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Art & artists

Bosoms, bottoms and Rowlandson

— July 2011

Associated media

State Butchers. Hand-coloured etching by Rowlandson from an original idea by Henry Wigstead, 27.3 x 38.4 cm Published December 1788 or January 1789

Regarding Thomas Rowlandson, 1757–1827: His Life, Art & Acquaintance

Matthew Payne & James Payne

This is the lively story of one of the greatest graphic satirists that Britain has ever produced. His images are instantly recognizable, and still much reproduced today. Indeed, much of what they say about the world of politics, and the foibles of human nature, is as relevant now as it was in the 18th century.

Rowlandson lived in an age when cartoonists depicted people in a wonderfully racy fashion. Lots of bare bosoms and backsides (and even what comes out of them). Yet alongside these, Rowlandson also produced delicate watercolours of landscapes and townscapes which merit attention along with the greatest masters of that art.

Despite being so well known as a caricaturist, Rowlandson is not an easy subject for the historian. He lived life to the full, but kept no diary and wrote few letters, and he failed to feature prominently in anyone’s memoirs. Various brief accounts of his life have been written, often accompanying exhibitions of his work (many in the 1970s), but there has never been such a fully researched biography before. The Paynes have had their work cut out. For over a decade they have delved into official records, newspaper reports, contemporary accounts and sales catalogues, and their fruitful labours have increased our knowledge of the man considerably.

Rowlandson was a Londoner, son of City merchant who was declared bankrupt when the boy was only two years old; he and his sister (who later married the sporting artist Samuel Howitt) were brought up by their uncle, a prosperous Spitalfields silk weaver. Rowlandson’s talent for drawing was recognized early and he studied at the Royal Academy Schools. His development as an artist was unusual, however: he always worked mainly as a draughtsman, and never took to oil painting.  His style was influenced by John Hamilton Mortimer, while Hogarth clearly had an influence in some of the subject matter. And it’s always tempting to compare his work with that of his colleague James Gillray, though Rowlandson’s attitude towards humanity was never quite so biting or cruel. In fact he seems rather fond of people, their failings and sillinesses.     

Rowlandson first worked in ink, and monochrome wash over drawings, before moving on to watercolour.  He produced some wonderfully evocative landscapes of England’s rich rolling countryside, and busy bustling townscapes. But however elegant the non-human compositions might be, they are always peopled by semi-caricature figures engaged in interesting activity or incident.  Farm work is going on, carriages are travelling or breaking down on the road. His interior scenes show a great deal of eating and drinking, lusting and bed scenes (often the ridiculous fat elderly man with the buxom wench).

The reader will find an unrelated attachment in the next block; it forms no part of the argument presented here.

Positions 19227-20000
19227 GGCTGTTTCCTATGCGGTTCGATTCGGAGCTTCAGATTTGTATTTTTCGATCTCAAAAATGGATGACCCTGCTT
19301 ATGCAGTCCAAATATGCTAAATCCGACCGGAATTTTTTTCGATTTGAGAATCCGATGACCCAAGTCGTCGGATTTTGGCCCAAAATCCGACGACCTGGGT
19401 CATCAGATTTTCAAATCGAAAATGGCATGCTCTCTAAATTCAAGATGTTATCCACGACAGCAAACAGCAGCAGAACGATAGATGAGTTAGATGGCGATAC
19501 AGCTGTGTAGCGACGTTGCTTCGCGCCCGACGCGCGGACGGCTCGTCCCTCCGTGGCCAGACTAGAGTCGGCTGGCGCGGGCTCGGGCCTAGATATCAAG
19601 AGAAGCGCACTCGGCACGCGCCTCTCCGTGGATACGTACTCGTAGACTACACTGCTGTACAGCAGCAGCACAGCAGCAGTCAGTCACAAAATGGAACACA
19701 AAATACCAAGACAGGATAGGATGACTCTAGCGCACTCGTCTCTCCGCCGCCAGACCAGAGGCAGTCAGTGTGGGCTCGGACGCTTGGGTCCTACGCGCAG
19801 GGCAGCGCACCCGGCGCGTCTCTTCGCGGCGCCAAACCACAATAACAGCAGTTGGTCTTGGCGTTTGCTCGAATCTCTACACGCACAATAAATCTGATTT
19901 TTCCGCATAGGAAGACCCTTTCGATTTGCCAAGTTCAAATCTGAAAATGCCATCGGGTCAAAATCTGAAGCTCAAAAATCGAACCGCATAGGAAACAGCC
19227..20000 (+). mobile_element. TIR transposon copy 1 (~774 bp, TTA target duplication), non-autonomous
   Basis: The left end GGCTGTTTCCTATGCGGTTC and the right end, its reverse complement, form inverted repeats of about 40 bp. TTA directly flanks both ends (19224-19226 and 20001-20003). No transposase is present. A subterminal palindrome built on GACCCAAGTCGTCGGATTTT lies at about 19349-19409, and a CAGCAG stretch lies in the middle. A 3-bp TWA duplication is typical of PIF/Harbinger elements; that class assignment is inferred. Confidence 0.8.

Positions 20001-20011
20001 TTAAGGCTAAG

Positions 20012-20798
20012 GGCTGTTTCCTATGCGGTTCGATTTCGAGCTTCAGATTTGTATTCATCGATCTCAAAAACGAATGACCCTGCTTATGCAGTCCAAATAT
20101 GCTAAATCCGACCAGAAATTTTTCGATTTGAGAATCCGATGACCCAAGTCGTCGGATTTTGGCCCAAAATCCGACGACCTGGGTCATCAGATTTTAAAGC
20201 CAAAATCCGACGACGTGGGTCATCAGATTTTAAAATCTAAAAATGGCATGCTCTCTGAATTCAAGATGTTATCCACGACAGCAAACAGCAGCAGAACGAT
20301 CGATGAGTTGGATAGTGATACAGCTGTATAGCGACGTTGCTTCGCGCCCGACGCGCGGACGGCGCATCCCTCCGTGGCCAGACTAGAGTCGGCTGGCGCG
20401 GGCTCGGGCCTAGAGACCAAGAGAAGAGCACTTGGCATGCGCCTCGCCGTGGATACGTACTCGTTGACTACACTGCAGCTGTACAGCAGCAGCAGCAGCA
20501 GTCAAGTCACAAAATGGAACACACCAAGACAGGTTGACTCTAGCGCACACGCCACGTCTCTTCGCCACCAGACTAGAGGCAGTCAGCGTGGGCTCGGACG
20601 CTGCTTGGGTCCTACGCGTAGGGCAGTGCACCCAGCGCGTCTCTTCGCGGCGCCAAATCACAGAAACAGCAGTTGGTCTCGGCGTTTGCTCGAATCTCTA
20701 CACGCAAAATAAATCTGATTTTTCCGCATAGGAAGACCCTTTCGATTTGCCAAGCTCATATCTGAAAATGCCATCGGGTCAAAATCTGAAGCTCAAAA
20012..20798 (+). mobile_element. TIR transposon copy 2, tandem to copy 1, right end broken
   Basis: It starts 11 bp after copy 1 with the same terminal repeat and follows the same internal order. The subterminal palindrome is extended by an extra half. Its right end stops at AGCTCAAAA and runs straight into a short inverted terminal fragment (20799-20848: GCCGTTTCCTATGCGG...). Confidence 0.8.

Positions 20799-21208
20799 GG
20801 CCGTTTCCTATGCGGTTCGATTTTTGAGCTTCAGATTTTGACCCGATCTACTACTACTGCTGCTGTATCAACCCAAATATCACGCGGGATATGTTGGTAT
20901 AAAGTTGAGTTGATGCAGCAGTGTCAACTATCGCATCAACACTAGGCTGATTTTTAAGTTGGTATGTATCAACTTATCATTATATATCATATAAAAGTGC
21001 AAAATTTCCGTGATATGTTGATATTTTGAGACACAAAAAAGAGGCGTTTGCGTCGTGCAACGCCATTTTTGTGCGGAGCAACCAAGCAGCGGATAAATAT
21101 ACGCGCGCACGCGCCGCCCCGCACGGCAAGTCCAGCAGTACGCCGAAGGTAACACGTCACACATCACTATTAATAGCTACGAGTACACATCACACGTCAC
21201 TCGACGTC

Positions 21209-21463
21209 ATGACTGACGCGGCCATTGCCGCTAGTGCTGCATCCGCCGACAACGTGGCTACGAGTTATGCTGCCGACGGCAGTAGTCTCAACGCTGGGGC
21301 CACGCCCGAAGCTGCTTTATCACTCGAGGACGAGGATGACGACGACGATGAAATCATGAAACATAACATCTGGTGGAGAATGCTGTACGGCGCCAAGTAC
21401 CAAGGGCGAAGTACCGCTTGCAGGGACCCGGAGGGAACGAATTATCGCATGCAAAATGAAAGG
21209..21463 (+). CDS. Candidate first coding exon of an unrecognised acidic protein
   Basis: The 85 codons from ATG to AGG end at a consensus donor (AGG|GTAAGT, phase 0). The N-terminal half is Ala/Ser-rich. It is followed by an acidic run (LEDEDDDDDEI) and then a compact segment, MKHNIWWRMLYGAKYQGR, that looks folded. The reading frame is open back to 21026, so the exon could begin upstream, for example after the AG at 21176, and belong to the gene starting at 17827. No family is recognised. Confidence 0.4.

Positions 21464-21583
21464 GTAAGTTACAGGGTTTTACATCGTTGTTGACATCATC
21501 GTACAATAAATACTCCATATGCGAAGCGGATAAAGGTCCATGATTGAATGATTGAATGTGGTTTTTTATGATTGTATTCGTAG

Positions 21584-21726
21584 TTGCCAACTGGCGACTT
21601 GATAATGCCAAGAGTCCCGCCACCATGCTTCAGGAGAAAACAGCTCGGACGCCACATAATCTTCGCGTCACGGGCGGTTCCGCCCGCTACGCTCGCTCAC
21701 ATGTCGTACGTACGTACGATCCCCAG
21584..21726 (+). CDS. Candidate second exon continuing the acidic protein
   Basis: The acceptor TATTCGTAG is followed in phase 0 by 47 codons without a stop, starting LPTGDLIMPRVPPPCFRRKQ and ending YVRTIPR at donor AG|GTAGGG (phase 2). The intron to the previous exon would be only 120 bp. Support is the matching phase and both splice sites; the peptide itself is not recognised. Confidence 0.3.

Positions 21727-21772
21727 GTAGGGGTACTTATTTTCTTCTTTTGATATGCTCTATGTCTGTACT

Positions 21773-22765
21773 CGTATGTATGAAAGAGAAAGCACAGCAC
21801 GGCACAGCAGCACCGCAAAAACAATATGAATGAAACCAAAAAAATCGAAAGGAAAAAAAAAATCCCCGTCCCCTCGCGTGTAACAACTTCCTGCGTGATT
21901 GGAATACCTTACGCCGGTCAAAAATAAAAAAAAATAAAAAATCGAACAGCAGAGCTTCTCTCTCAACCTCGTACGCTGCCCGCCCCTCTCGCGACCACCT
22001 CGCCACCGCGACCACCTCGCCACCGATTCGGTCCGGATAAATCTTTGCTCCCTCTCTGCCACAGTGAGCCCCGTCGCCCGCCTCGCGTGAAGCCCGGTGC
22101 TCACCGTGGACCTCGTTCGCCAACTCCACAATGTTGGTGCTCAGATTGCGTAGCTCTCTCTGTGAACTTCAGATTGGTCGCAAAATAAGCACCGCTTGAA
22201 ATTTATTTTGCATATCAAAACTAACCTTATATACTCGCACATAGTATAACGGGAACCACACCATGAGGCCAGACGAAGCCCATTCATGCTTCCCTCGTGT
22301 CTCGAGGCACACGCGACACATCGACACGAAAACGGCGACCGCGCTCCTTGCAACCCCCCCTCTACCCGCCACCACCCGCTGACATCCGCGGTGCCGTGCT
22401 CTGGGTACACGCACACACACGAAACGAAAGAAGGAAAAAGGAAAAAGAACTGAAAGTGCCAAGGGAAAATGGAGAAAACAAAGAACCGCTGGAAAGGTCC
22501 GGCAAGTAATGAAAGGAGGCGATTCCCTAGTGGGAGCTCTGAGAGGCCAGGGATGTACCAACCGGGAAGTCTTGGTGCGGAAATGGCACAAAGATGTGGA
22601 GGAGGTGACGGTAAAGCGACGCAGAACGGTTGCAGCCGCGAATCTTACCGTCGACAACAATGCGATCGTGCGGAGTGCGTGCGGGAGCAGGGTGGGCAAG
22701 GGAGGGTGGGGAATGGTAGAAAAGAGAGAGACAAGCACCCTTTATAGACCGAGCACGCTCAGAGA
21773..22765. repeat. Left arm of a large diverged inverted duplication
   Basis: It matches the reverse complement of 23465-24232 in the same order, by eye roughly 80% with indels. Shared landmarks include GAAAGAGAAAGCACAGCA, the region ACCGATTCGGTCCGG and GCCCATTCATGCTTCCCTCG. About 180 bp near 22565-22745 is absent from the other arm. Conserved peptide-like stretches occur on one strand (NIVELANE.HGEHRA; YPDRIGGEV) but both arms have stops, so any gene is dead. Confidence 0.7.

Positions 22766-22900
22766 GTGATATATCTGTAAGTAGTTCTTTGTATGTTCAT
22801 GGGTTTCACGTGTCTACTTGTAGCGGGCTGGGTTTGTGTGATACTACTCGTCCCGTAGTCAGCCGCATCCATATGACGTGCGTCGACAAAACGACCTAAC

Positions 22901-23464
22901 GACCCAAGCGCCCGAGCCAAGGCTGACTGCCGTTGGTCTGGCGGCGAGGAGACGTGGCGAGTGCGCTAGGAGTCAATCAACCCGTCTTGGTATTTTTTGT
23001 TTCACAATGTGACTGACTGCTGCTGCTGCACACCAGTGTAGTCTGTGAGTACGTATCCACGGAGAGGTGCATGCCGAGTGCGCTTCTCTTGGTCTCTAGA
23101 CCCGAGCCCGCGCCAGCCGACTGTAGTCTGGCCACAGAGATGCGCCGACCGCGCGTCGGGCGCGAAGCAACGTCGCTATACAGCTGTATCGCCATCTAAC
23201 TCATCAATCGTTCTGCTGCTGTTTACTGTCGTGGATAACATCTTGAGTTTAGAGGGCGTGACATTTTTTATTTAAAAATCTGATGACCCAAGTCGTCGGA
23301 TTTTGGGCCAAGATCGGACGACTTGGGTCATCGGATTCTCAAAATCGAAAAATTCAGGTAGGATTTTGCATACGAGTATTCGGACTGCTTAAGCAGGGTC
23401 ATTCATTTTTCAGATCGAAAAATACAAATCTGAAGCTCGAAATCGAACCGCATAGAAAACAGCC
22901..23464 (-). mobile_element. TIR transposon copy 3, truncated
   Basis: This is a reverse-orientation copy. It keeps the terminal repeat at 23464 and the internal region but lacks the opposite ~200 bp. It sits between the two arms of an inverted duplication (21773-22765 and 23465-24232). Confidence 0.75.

Rowlandson needed to keep his prints coming for he drank and gambled heavily, and he could never afford to be lazy. On one occasion he claimed to have gambled for a continuous 36 hours (and he didn’t spare his own experience from his prints, where gamblers are show to be feckless, reckless men). Luckily, the print industry was booming. It also helped that he had patrons with whom he could stay in the country, documenting their estates.

Much of his work is interesting today for its topographical recording, for example the views of villages near London that have long been absorbed into the city. The industrial revolution had yet to change the face of much of England.  I say England; Rowlandson never seems to have ventured to Scotland (though he went to Wales) and his few images of Scotland depict the desolate landscapes that many a Londoner of his time assumed were the reality.

The artist’s family was of French Huguenot extraction, and he travelled to France several times. The lack of documentation about his movements, however, is such that even the current authors can’t establish for sure whether he went to Rome in 1782.  The French revolution in 1789 caused him to divert to the Low Countries. 

Rowlandson lived with his aunt until her death, then moved home in London frequently, mainly owing to his financial circumstances. By the time he died the social world was changing. He received scant attention from obituarists, and his work fetched very low prices when sold the following year. Both Thackeray and Dickens poured scorn on his abilities, and it was left to the following century to re-discover him.

The book is principally a biography, illuminating the background and context of much of Rowlandson’s work rather than supplanting the various art-historical studies of his oeuvre (the numerous illustrations are generally small and left me peering to see the detail). There are full endnotes, a bibliography and an index, and a mine of information about the man and his contemporaries in London. A good read for someone who is interested in the London of his day, and a good reference for the scholar.

Regarding Thomas Rowlandson 1757-1827: His Life, Art & Acquaintance by Matthew Payne & James Payne is published by Paul Holberton / Hogarth Arts 2010. 394 pp.,  145 mono / 32 colour illus. ISBN 978 0 955406 35 5



Patricia Andrew
Art historian

Media credit: © The Trustees of the British Museum

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